The Ovenbird: Nature's Teacher
Photo courtesy US Fish and Wildlife Service
by Jean Deo
"Teacher. Teacher! TEACHER!"
While hiking through northeastern forests in spring and early summer, you will likely hear the distinctive song of the male ovenbird. Their song becomes louder as they sing its notes, as if they have an important message to convey to forest dwellers. And they do. For other birds that try to move into their territory, ovenbirds use their song to shout, "Get away! This spot is mine!" To female ovenbirds, their song says, "Hey, good looking!" I like to think that ovenbirds also have a message for us, the hikers and nature enthusiasts. Their message is reflected in the phonetic representation of their song-"teacher!" as they offer us valuable lessons in bird migration and conservation.
Ovenbirds are small, olive-brown birds whose white breasts and sides are streaked with lines of black dots. On their heads, they have two black stripes bordering a tawny orange patch. Every spring, ovenbirds migrate from Mexico, Central America, and the Caribbean to the northern United States and Canada. Hikers in the tri-state area should watch for the spring arrival of ovenbirds from late April to mid-May. When looking for this bird, focus your search on leaf-litter-covered floors of large broad-leafed and mixed forests, as ovenbirds spend much of their day eating insects and other small organisms in the litter.
Hear the Ovenbird's song and learn more about them at these great sites!
By late May, ovenbirds have reached their breeding grounds, which range from Tennessee to northern Saskatchewan, and have started establishing territories, which are habitat patches that they use for food, nest sites, and mating. Males arrive one to two weeks before females to set up and defend territories from competing males. To defend a territory, males often counter-sing, in which one male's song is immediately followed by a neighbor's song. While hiking during this time of year, you will repeatedly hear males singing the "teacher-Teacher-TEACHER" phrase. Although loud, these songs are misleading as these birds seem to "throw" their voices and may be farther away than you expect.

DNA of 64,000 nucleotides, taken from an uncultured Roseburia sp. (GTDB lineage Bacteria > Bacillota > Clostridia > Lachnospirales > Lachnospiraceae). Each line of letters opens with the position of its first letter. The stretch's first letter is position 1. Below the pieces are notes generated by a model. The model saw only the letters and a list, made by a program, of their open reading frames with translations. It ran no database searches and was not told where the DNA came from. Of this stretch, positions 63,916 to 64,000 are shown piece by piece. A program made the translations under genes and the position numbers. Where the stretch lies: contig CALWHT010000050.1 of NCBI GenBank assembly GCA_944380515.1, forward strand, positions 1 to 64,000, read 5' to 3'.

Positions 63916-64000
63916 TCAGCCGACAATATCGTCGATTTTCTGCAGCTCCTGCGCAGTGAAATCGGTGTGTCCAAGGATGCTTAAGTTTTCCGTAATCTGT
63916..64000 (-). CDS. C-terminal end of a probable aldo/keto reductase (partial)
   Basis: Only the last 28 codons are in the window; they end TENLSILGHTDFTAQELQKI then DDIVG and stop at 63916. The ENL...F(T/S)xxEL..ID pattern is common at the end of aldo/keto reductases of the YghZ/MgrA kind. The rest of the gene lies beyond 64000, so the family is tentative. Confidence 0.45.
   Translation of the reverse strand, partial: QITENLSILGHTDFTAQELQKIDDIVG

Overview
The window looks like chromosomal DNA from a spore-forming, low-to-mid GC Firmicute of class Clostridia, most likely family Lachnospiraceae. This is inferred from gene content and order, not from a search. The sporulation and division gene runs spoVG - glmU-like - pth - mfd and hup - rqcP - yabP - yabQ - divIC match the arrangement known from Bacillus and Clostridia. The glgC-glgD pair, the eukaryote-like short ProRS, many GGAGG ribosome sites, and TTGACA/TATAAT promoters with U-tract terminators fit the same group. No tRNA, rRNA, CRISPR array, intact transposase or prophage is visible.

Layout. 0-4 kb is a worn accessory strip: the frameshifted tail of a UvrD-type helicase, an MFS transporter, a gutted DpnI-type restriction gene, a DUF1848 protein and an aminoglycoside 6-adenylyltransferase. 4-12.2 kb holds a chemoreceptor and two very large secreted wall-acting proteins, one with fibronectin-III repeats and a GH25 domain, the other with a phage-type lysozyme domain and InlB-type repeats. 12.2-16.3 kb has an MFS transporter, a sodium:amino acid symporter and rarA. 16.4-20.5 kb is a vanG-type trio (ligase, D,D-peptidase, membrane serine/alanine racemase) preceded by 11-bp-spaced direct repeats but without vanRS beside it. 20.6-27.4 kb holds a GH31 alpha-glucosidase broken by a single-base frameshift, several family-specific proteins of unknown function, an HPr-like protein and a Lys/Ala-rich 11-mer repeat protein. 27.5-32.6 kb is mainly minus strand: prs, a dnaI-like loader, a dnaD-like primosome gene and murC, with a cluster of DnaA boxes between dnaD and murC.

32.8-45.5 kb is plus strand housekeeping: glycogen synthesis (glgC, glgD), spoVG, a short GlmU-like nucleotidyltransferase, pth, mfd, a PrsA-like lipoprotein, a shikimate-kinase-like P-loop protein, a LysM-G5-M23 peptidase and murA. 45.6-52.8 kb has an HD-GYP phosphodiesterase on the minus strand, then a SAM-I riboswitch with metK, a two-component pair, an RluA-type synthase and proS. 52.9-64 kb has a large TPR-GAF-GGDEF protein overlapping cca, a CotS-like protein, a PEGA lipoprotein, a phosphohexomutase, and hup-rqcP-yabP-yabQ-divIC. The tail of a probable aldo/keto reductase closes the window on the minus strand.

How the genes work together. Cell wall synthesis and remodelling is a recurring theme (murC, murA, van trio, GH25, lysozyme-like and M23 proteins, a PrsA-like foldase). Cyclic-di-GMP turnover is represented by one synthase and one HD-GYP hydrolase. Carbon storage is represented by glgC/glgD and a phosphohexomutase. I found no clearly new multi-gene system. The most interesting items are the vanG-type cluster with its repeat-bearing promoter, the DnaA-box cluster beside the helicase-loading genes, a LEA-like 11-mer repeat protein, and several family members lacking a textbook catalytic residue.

Ovenbirds breed from late May through early July. Females preferentially select mates with longer and higher quality songs because these males often have superior territories, more effective defense strategies, and better health than males with shorter, disjointed songs. Using dead leaves as construction material, females build domed nests with side entrances that resemble Dutch ovens (hence their name). Ovenbirds often place these well camouflaged nests on the ground in small fern patches, at the base of trees, and near trails. If you spot an ovenbird on her nest, the female will either sit very still or walk away from the nest while feigning a broken wing injury.
In the late summer, ovenbirds sing less as they replenish their fat stores for migration. From August to October, ovenbirds leave their breeding grounds and start flying south. Stopover sites, habitat patches in which ovenbirds stop temporarily to rest and eat, are vital to their survival on these long journeys in which ovenbirds face countless dangers, including predation and storms.
Aside from the innate dangers of migration, the populations of ovenbirds are threatened by habitat fragmentation. Depending on the population, ovenbirds require minimum forest sizes ranging from 100 to 885 hectares (about 250 to 2,200 acres). In smaller forests, ovenbird populations rapidly decline because of higher predation rates and lower food availability. In their breeding range, brown-headed cowbirds, a parasitic bird species that replaces host eggs with its own eggs, can significantly decrease ovenbird populations, especially in smaller forest patches in which cowbirds have easier access to ovenbird nests. To protect these species, conservationists focus on preserving habitat, controlling cowbird populations, and learning more about other factors such as disease and pollution that affect ovenbirds.
The journey of the ovenbird and the challenges facing its survival are common themes among migratory birds. As nature enthusiasts, you can play an important role in migratory bird conservation by supporting local efforts to preserve natural habitats and by passing along the ‘teachings' of ovenbirds to others. In this way, the very important message that ovenbirds sing will be carried to those far outside the forests on which ovenbirds and so many species depend.Jean Deo is a Ph. D. candidate in the Graduate Program in Ecology and Evolution at Rutgers University.